Each year, the wine world eagerly awaits Wine Spectator's "Top 100" list. Since 1988, the magazine's editors have looked back over the wines they've reviewed over the previous 12 months to rank the 100 wines that most impress them "based on quality, value, availability, and excitement." This year, the competition
"When I wrote the book," explained wine merchant Kermit Lynch, "I thought the oenologists were going to take over." We were chatting about Adventures on the Wine Route, Lynch's seminal tour of France that can be found on every wine enthusiast's bookshelf. When the book was released in 1988, Lynch
"This democratization of wine is great," asserted Jancis Robinson, one of the world's leading wine authorities, over coffee one recent morning. Robinson was in Washington, D.C., to promote the seventh edition of The World Atlas of Wine, the indispensable reference book co-authored with Hugh Johnson. Robinson has spent the last
Ever tasted a boysenberry? What about cat pee? Can you easily discern Irish breakfast tea from English breakfast tea? And do you ever drink kirsch, the brandy made from sour cherries? If you're anything like me, your answer to all these questions is "no." Yet descriptors like these fill the
Imagine if BMW’s design chief admitted that Ford produces some of his favorite cars. Or if the CEO of Coca-Cola confessed that every now and then, he craves a Pepsi. Pure fantasy, of course. But with wine, such admissions happen daily. And now, a website has launched -- WinemakersRecommend.com --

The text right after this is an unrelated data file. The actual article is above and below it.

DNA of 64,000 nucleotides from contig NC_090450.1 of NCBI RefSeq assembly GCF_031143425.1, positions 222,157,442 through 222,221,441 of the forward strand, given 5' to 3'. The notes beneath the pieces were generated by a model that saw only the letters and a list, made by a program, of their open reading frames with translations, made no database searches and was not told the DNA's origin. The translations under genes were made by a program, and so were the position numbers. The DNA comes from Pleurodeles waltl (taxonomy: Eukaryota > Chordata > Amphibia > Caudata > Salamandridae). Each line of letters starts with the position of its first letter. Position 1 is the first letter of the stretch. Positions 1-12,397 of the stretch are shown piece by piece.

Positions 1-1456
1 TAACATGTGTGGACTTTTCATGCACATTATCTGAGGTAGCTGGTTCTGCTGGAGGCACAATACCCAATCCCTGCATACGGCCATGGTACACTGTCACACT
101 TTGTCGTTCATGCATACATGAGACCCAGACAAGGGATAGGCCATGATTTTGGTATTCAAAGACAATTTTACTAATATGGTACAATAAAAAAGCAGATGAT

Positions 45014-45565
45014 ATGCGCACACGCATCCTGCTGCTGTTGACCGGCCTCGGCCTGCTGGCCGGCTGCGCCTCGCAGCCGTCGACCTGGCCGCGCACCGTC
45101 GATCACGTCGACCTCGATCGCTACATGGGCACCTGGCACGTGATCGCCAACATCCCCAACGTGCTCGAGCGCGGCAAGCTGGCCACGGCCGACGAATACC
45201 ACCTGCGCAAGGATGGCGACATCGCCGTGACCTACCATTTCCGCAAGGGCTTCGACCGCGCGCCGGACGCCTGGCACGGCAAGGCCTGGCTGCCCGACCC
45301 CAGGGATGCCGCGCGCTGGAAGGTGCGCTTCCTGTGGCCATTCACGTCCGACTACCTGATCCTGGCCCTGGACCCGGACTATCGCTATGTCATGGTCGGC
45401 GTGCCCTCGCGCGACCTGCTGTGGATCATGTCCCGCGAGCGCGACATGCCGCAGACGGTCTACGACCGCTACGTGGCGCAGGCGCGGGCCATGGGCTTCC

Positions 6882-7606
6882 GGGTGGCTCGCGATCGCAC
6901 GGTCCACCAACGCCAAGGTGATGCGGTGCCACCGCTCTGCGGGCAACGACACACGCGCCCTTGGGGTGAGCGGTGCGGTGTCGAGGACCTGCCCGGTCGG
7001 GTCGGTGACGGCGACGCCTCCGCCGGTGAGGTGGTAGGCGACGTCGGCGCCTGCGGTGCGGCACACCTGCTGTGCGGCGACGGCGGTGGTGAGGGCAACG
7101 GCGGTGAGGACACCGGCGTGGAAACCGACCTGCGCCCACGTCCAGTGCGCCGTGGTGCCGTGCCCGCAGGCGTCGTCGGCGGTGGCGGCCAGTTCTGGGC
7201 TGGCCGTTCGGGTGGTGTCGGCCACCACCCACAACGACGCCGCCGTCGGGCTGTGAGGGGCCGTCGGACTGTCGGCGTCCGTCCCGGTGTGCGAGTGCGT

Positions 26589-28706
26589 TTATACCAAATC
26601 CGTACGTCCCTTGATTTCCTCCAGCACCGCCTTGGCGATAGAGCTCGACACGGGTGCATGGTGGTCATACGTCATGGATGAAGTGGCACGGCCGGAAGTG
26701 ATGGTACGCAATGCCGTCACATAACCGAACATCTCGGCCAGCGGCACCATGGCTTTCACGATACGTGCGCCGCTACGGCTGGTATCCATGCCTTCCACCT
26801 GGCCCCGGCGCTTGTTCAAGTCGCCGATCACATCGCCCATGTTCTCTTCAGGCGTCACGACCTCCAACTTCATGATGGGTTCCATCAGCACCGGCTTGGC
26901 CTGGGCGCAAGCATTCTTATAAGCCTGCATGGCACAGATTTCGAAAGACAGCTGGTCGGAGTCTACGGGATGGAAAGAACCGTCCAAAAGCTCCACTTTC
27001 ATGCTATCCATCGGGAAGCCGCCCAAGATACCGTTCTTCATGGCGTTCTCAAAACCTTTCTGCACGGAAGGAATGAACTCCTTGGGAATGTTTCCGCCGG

All wines are appropriate for all seasons. There's nothing wrong with enjoying a simple white or crisp rosé in the winter, and big reds work all year long. But our diets change with the weather. Just as we look forward to watermelon and fresh-from-the-garden tomatoes in the summer, we crave
Wine enthusiasts are always looking for an experience that’s completely arresting -- a wine that stops you in your tracks, makes the room go silent, and just pulls you into the glass. Sometimes, those wines are expensive -- perhaps opened at an extravagant wine dinner where everyone brings a bottle
Intimidated by wine? You're not alone. Consider the prototypical wine connoisseur -- swirling his glass, sniffing his wine, and blabbering on about some French chateau. He's insufferable. Or consider a representative tasting note. Wine Spectator recently praised a wine for offering notes of "creamy boysenberry, plum skin and cassis .